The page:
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1

Enjoying Many Happy Reunions & First Meetings at Book Expo 2017

I’ve long since quit keeping track of how many annual Book Expo conventions I’ve attended since Undercover Books opened in 1978; over the past 39 years I’d say I haven’t missed more than five of these trade shows. I’ve written about many of them on this blog. Last year was a miss with the show in Chicago, so I was glad that the Javits Center on the west side of Manhattan was the venue once more for the 2017 rendition of the book industry’s annual get-together. Though the show is diminished in attendance and book industry importance since the glory days when it was known as ‘the ABA,’ the period when the American Booksellers Association, the trade association of indie booksellers, owned and ran the convention. It was a great asset, but eventually they sold the show to a company that ran trade shows; currently, it’s owned by Reed Exhibitions. Their management and the choices they make each year about the show is a topic of much discussion and some controversy among booksellers and publishers.

While registering on Wednesday afternoon, May 31, I was startled to see #TrumpRussia figure Carter Page in line after I’d registered, which prompted some quick picture-taking and tweeting from me before my first event. As I was that afternoon, I’m still very curious about what he was doing at the show. Hoping to sell and publish a book? Or, perhaps he already has one in the works? I figure it was one of these—why else would he attend Book Expo? Maybe he hopes to take the same route that the guy who goes by Milo has announced he’ll do: self-publish. And yet, if he’s gonna tell his story, I imagine the congressional committees and Special Counsel Mueller would want to hear it first. That could set up a constitutional struggle: Page’s interest in exercising his free speech rights versus the legislature’s and the law’s interest in exercising their key oversight and criminal prosecution authorities. I love Book Expo for this—you never know who you might see next! One year, I saw former FEMA Commissioner just a year or two after Hurricane Katrina.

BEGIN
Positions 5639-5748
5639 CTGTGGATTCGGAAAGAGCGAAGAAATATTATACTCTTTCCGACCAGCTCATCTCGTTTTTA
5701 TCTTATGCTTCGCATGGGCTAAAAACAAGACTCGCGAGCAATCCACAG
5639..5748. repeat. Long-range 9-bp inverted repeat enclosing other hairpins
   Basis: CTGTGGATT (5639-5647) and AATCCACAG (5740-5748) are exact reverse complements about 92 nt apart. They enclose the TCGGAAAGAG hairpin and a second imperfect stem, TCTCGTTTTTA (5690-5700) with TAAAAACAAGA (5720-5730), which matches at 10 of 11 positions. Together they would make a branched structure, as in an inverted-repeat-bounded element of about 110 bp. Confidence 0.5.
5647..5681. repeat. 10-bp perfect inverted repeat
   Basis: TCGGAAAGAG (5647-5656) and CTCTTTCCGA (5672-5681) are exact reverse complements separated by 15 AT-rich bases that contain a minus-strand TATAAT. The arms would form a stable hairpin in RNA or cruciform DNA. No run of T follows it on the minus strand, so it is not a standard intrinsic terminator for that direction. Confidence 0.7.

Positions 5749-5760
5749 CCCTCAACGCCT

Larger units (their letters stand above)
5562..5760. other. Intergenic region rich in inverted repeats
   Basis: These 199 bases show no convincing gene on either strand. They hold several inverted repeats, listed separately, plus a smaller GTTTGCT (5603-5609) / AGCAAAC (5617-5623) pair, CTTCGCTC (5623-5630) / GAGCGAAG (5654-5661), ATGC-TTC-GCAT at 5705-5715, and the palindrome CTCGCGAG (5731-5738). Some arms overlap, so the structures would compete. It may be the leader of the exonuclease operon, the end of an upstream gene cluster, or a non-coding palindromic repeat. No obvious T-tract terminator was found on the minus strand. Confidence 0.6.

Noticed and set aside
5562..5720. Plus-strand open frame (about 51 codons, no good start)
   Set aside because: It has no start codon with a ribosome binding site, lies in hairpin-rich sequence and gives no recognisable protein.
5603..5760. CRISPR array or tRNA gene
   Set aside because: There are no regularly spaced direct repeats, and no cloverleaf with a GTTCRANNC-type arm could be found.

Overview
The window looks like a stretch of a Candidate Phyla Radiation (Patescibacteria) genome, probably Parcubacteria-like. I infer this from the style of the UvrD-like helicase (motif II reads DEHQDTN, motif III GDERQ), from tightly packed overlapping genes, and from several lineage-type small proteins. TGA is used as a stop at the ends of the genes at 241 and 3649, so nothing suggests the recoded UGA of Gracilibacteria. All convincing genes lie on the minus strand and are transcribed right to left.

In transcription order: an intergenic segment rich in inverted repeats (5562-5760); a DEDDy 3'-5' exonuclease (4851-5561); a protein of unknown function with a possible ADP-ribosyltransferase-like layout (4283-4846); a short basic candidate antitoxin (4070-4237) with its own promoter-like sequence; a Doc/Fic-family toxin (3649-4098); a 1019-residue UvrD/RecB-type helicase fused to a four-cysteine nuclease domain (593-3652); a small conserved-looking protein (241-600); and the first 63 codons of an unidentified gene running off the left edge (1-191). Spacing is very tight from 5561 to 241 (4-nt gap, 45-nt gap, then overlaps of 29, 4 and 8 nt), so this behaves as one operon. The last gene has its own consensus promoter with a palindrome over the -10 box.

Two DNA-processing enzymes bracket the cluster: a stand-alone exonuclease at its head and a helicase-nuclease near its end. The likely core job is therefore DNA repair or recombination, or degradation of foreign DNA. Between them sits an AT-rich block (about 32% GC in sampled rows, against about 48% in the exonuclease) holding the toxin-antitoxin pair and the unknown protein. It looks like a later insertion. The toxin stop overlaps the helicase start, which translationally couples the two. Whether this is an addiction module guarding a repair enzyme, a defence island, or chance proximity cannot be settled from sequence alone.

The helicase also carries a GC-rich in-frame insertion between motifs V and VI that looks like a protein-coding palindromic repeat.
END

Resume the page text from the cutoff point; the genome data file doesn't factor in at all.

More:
https://twitter.com/philipsturner/status/869967470739828736

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The fair’s kickoff event, held before the show floor would open the following morning, was the Editors’ Buzz Panel, where each year six editors are invited to talk about the one book they’re bringing out in the coming months that has them and their publishing house colleagues most excited. In past years, while the lineup always skewed heavily toward fiction—a product, I guess, of the notional that novels lend themselves to hand-selling by booksellers more readily than nonfiction, not an idea I endorse—there would usually be at least one or two nonfiction books among the novels. Not so this year, when it was six novels, one after another, with each editor being introduced at some length by moderator Annie Philbrick, co-owner of Bank Square Books in Mystic, CT, and Savoy Bookshop & Café in Westerly, RI. I’m sure all the novels are worthy, but the program choice led, in my opinion, to an at times leaden and repetitive recitation of plot points, reading of blurbs, and comparisons to other novels, that lasted one hour and fifteen minutes. The other issue I had with the program was the exclusive predominance of big-house publishers, (e.g., three titles from imprints at Penguin Random House, one title from an S & S imprint, one from Hachette, and one from Harper), with no mid-sized majors or indie presses in the mix. Are we supposed to believe there were no worthy titles from among publishers like Grove Atlantic, Norton, Algonquin, Graywolf, Counterpoint, Beacon Press, Other Press, and others of their ilk?